The One About Styling 'Replaced' Elements (e.g. <input /> elements)

Inputs are challenging to style. Let's dive into the specification a little bit to find out why.

Inputs belong to a special class of element called "replaced" elements.

"Replaced" elements live outside of the scope of CSS and usually handle some special purpose (e.g. user input). They're handed off from the browser to the host operating system to be presented. On top of this, some of the styles that we can control are given special per-browser rules by default. These rules may not cooperate with our base styles.

font-size: inherit and font-family: inherit; on <input/> elements will go a long way toward delivering the styling that you actually want without forcing you to repeat styles.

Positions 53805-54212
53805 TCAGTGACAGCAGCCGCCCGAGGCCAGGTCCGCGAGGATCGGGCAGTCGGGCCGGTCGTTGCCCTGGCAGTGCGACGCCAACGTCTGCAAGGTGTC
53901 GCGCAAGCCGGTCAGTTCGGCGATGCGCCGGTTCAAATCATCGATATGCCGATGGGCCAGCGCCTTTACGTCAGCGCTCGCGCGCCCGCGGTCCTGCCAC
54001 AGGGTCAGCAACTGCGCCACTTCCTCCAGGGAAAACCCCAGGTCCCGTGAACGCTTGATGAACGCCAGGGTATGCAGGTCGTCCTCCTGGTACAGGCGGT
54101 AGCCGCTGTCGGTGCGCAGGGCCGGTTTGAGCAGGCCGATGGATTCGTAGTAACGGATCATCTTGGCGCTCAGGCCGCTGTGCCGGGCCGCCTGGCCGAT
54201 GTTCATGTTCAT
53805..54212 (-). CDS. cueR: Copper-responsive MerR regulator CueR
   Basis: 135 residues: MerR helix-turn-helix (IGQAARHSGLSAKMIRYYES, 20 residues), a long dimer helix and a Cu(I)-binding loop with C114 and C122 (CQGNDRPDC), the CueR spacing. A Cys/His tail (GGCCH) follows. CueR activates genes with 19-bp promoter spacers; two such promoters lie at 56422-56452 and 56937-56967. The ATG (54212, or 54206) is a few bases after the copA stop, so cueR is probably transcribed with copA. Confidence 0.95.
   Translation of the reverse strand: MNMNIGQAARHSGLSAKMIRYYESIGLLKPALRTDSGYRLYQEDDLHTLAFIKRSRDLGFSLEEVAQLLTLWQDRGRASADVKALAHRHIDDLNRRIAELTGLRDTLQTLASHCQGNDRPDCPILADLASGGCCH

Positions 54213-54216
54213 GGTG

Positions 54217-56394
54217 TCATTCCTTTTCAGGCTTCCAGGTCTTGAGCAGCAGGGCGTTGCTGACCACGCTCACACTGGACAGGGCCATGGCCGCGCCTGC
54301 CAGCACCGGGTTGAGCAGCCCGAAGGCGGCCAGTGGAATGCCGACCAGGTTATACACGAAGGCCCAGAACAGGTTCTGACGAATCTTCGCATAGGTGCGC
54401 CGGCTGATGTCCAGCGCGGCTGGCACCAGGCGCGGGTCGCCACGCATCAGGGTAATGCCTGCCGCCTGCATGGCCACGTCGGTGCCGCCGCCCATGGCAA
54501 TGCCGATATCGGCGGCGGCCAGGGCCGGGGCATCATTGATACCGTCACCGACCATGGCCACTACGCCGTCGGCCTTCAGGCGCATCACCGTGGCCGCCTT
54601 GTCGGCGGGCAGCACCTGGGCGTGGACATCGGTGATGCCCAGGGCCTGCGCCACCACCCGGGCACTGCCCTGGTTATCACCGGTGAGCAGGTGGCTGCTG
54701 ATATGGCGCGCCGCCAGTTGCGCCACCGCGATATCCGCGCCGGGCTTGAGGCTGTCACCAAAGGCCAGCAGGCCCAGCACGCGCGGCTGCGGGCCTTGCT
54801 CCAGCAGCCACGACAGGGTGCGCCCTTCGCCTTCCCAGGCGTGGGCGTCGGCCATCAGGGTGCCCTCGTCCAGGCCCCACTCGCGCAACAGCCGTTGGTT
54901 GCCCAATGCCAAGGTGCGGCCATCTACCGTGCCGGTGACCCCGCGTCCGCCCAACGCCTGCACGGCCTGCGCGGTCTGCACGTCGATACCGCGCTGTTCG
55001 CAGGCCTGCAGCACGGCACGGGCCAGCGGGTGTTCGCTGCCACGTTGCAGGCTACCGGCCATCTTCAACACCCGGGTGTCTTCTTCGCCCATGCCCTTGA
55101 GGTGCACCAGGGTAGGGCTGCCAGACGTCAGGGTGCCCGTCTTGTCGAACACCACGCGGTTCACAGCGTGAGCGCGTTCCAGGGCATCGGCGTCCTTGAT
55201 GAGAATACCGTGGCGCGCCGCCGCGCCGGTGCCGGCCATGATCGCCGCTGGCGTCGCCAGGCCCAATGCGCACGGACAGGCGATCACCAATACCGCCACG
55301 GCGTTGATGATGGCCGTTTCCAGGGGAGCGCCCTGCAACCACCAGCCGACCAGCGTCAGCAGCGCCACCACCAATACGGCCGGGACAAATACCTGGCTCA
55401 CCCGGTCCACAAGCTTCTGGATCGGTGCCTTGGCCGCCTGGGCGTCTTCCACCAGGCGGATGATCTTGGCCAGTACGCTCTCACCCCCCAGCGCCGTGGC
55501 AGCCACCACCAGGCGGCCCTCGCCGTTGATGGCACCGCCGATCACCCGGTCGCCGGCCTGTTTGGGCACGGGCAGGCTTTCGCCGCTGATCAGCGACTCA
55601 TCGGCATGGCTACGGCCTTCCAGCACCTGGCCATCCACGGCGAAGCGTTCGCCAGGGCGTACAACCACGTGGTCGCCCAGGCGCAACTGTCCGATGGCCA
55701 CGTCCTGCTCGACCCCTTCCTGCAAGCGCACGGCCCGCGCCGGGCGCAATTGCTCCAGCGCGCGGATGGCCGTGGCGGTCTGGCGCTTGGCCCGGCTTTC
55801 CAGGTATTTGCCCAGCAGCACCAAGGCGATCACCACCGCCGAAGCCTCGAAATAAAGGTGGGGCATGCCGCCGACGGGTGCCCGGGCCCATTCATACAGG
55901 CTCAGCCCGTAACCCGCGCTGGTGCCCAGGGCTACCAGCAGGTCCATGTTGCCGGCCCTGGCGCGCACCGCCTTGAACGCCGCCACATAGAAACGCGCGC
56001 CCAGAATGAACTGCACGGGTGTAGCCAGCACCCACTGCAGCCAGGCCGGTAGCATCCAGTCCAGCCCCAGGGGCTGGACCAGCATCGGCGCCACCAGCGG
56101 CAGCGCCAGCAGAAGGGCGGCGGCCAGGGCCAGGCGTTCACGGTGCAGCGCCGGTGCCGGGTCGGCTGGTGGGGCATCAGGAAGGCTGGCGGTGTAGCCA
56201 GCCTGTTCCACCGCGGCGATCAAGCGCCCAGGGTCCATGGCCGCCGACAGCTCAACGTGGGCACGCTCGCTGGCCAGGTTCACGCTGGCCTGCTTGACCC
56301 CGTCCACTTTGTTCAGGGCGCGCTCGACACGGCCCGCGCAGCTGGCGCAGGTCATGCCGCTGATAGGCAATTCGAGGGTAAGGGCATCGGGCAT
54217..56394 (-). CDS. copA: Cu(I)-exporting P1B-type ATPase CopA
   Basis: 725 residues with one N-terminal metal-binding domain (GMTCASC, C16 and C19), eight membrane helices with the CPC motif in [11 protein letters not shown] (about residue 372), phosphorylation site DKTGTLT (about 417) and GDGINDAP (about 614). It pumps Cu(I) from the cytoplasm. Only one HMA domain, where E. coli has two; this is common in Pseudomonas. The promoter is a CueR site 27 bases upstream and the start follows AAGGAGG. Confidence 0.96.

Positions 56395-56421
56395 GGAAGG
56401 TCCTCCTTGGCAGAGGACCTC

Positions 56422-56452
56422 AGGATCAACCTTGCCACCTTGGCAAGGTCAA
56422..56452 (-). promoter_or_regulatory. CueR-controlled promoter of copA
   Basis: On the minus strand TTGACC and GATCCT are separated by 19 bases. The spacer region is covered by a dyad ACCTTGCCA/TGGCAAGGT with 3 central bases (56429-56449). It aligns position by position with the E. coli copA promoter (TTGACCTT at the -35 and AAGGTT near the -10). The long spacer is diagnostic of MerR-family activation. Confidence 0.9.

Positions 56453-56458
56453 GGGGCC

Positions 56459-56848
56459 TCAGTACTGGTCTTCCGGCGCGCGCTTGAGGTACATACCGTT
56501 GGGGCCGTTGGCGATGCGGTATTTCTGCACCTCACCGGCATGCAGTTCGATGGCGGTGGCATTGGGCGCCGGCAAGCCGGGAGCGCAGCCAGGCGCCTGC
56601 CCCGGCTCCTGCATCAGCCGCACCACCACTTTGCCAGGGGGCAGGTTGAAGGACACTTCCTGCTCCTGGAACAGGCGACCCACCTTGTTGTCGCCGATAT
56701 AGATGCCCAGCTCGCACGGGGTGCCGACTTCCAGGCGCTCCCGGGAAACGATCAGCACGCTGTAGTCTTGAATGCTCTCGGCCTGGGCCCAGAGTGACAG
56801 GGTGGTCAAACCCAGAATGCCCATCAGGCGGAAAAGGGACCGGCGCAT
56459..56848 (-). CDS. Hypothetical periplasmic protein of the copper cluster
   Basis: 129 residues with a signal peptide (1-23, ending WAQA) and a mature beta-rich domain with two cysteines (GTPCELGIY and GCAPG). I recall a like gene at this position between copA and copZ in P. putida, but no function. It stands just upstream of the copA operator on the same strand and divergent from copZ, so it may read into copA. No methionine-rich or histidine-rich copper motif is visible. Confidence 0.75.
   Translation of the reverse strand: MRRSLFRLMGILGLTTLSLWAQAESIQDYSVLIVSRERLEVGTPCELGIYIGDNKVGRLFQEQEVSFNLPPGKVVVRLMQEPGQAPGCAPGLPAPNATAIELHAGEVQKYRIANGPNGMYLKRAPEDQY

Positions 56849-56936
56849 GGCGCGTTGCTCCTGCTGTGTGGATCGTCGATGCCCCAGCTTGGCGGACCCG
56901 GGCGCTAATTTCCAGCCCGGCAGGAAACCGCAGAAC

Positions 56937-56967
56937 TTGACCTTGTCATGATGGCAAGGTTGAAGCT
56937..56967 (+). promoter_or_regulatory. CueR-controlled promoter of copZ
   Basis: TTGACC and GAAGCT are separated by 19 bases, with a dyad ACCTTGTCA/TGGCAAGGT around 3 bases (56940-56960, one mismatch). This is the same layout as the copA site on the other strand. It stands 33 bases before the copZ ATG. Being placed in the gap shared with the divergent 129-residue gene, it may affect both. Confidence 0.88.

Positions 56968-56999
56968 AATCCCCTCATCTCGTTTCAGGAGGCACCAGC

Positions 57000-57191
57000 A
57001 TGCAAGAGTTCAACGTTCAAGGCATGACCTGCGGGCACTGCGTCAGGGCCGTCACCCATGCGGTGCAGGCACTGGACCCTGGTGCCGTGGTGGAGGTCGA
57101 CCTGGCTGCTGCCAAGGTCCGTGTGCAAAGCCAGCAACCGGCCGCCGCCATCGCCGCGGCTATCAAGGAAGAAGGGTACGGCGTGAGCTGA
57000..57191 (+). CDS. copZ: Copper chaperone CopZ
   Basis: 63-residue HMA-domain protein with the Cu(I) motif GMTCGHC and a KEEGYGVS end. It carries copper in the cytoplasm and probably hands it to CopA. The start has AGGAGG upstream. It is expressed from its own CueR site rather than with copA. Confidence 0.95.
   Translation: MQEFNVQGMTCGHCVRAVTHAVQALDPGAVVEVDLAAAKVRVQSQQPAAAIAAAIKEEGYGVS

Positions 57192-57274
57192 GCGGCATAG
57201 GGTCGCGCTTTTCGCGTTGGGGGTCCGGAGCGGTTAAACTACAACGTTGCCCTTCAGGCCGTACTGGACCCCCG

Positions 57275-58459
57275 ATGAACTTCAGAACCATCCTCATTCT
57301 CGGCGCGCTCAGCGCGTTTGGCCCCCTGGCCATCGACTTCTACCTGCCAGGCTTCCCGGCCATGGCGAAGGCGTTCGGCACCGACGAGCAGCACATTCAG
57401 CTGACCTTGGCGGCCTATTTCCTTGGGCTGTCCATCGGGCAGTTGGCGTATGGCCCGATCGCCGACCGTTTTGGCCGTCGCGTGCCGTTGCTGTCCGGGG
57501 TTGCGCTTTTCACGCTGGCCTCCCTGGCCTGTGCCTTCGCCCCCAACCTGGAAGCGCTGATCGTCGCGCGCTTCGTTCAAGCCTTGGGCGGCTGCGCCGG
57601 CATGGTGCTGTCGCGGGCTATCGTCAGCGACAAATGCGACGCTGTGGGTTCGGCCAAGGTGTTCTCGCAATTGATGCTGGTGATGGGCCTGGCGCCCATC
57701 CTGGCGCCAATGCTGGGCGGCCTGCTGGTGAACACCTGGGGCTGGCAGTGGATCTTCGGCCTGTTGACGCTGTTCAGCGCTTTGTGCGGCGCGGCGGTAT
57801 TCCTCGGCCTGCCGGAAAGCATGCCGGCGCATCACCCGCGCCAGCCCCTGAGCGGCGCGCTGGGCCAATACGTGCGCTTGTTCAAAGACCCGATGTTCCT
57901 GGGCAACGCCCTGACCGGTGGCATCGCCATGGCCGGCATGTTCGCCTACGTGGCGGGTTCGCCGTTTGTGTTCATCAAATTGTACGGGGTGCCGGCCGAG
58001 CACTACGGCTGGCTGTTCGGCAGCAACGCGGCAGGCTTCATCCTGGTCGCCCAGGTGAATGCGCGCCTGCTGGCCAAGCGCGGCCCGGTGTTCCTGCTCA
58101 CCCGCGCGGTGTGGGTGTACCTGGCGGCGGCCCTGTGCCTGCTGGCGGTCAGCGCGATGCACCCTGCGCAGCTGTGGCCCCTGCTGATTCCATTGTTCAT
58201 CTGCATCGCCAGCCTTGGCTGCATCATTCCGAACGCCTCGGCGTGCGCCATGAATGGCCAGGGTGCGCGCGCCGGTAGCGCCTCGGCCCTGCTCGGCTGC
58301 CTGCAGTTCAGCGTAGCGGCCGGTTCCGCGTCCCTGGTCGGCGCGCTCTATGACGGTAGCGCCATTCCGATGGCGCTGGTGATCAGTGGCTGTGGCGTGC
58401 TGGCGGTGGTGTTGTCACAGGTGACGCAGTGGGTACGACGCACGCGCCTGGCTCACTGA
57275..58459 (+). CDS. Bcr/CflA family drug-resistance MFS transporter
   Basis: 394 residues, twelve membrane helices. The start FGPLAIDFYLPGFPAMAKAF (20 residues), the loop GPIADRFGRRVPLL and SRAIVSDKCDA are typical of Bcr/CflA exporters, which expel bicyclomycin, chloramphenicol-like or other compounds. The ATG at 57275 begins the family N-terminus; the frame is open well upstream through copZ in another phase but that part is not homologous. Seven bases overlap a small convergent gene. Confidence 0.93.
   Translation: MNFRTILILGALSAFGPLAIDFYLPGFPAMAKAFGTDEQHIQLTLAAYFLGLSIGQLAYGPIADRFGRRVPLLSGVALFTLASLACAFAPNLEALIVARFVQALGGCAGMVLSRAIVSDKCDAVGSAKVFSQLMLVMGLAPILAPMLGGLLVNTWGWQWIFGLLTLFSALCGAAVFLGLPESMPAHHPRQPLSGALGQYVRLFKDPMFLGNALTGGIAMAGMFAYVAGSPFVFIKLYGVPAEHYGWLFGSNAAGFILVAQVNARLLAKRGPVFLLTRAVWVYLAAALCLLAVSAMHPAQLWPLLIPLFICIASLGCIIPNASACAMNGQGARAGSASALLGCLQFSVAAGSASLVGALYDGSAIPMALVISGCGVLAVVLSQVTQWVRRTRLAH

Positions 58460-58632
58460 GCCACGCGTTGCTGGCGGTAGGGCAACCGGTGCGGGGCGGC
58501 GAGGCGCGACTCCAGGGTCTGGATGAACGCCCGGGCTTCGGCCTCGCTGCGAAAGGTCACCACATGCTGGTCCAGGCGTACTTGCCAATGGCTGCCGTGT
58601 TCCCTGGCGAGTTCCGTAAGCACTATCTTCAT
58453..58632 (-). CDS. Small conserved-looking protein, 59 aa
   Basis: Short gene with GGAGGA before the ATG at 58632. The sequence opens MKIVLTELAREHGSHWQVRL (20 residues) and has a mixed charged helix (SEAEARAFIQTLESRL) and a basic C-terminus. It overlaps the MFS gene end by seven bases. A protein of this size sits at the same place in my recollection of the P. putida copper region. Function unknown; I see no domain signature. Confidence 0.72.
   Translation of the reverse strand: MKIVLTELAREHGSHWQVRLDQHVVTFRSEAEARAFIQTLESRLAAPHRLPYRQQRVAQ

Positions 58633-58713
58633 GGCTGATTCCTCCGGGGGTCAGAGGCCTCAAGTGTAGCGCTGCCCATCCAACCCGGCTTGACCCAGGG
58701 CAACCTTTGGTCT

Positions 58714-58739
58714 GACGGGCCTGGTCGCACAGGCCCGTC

Here's an example.

Just add the inherit value for the properties that you really want - font-size and font-family are usually enough.

Replaced elements cannot have :before and :after pseudo-elements inside of them.

My favorite way to style non-text input types (e.g. radio buttons, checkboxes) more creatively is to put a <div> next to the <input /> and use adjacent selectors in combination with pseudo-classes e.g. :focus, :checked to put some styling on the <div>, not the <input />.

Then you can just hide the input somewhere.

That might look something like this:

input {
  position: absolute;
  left: -999em;

input:checked + .fakeControl {
  background-image: url('checked.png');
  background-repeat: no-repeat;
  background-position: center;

Maybe all of that lives inside of a <label>. Painted with broad strokes, your choice.

The browser catches the different states of the <input /> via the pseudo-class and styles the adjacent element accordingly.